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SLU Spanish Professor Awarded Fulbright Fellowship

by Maggie Rotermund
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Maggie Rotermund
Senior Media Relations Specialist

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Julia R. Lieberman, Ph.D., a professor of Spanish in the Department of Languages, Literatures, and Cultures at Saint Louis University, has been named a 2020-2021 Fulbright Scholar. 

She will spend the first few months of 2021 in Portugal. Her project is a book-length work, Few Wealthy and Many Poor: London’s Spanish-Portuguese Jewish Community in the Eighteenth Century.

Julia Lieberman

“The eighteenth century brought changes to the network of Sephardic communities that altered their social composition,” Lieberman said. “As the nature of international commerce changed, many Sephardic poor found their way to London in search of a better life.”

The London Spanish-Portuguese (Sephardic) Jewish community was established in 1656 when a group of Converso merchant families received permission from Cromwell to reside as Jews.

Shortly after, the “Gates of Heaven” congregation rented a house to serve as a synagogue, and purchased a burial place in the nearby town of Mile End, Lieberman said.

By the end of the 1600s, the congregation had grown, and a new synagogue on Bevis Marks Street was inaugurated in 1701, which is still in use today. Throughout the 1700s, the community founded educational and charitable institutions.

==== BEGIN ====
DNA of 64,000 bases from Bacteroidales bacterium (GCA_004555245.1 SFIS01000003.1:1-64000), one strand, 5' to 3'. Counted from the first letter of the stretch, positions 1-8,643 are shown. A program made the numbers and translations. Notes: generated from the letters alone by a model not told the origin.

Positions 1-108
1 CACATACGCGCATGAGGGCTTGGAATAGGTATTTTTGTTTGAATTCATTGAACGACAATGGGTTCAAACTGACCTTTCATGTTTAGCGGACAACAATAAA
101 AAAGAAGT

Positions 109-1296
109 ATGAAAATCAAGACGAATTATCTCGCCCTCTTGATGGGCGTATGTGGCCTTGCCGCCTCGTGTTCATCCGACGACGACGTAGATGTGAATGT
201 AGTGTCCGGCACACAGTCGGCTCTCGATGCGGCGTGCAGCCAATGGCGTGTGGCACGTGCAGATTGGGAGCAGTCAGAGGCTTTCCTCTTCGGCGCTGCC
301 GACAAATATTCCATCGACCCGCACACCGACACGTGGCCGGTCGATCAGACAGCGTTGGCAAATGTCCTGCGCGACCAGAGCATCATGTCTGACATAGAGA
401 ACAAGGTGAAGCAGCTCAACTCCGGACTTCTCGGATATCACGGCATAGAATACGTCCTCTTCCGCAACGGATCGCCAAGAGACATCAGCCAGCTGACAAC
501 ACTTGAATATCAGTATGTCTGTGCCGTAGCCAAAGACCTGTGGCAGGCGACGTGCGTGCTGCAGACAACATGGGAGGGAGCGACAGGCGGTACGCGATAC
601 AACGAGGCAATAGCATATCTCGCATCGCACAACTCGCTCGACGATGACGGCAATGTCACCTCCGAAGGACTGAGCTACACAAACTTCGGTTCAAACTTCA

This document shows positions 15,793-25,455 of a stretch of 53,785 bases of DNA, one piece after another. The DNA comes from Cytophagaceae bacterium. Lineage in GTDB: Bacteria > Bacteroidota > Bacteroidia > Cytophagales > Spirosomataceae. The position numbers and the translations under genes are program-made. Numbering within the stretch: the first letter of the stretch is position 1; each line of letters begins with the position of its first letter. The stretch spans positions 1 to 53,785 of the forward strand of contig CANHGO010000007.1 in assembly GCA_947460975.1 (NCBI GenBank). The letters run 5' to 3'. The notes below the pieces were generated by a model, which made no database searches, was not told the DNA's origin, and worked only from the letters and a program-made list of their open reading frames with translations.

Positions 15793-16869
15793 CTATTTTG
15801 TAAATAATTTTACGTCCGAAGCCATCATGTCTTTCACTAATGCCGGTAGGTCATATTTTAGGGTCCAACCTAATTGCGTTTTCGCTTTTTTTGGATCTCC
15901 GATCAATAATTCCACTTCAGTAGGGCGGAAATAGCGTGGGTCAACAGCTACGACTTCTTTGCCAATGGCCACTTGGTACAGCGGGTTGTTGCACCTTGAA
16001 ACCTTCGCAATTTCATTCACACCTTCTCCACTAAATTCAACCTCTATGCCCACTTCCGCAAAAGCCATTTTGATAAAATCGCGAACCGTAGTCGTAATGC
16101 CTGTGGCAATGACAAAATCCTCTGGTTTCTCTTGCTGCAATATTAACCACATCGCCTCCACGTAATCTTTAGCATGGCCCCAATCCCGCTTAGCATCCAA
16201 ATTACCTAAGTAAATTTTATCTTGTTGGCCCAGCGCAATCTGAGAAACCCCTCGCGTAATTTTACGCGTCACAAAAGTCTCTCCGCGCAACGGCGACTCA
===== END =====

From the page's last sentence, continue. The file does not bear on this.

Beyond London, it took a leading role on behalf of other emerging Sephardic communities in the New World. 

Starting in the late 1720s, a new wave of refugees arrived after fleeing from the Portuguese Inquisition.  Some of these families were immensely wealthy, but many were extremely poor, Lieberman said. In response to this surge of destitute newcomers, the London Sephardic community took measures that changed radically how the care of the poor was organized.

“I became interested in this project after publishing work on the history of the Sephardic family, the education of children and youth, and other aspects of daily life in the previous century, the 1600s, in communities such as Amsterdam and Hamburg,” Lieberman said. “This new way of taking care of their poor was very similar to the ways their British Christian contemporaries understood the practice of charity.”

Lieberman, who has been at SLU since 1995, teaches courses in Spanish language, and Renaissance and Baroque Spanish literature, as well as courses about Sephardic Jewish life. From 2016 to 2018, she served as the Spanish Master of Arts program coordinator and from 2011 to 2018, Lieberman was a core faculty member in SLU’s Center for Intercultural Studies.

The Fulbright Fellowship runs from January to July of 2021. Lieberman will be in residence at the University of Lisbon, Department of History from February to the end of April.

“As a researcher at the University of Lisbon, I will have access to the National Library of Lisbon, which has extensive holdings in the field of Converso Studies,” she said. “I am particularly interested in researching correspondence between New Christian merchants in Portugal and Jewish merchants in London. I am also interested in exploring some Inquisitional documents held at the National Archives of the Torre do Pombo, in Lisbon, and other documentation in the archives and libraries of the towns of Coimbra and Evora.”

About the Fulbright Program

The Fulbright Program was set up by Senator J. William Fulbright in 1946 and is the largest U.S. international exchange program in the world. It offers opportunities for students, scholars, and professionals to undertake postgraduate study, research, and teaching in 155 countries worldwide.

The Fulbright Program is sponsored by the U.S. Department of State’s Bureau of Educational and Cultural Affairs.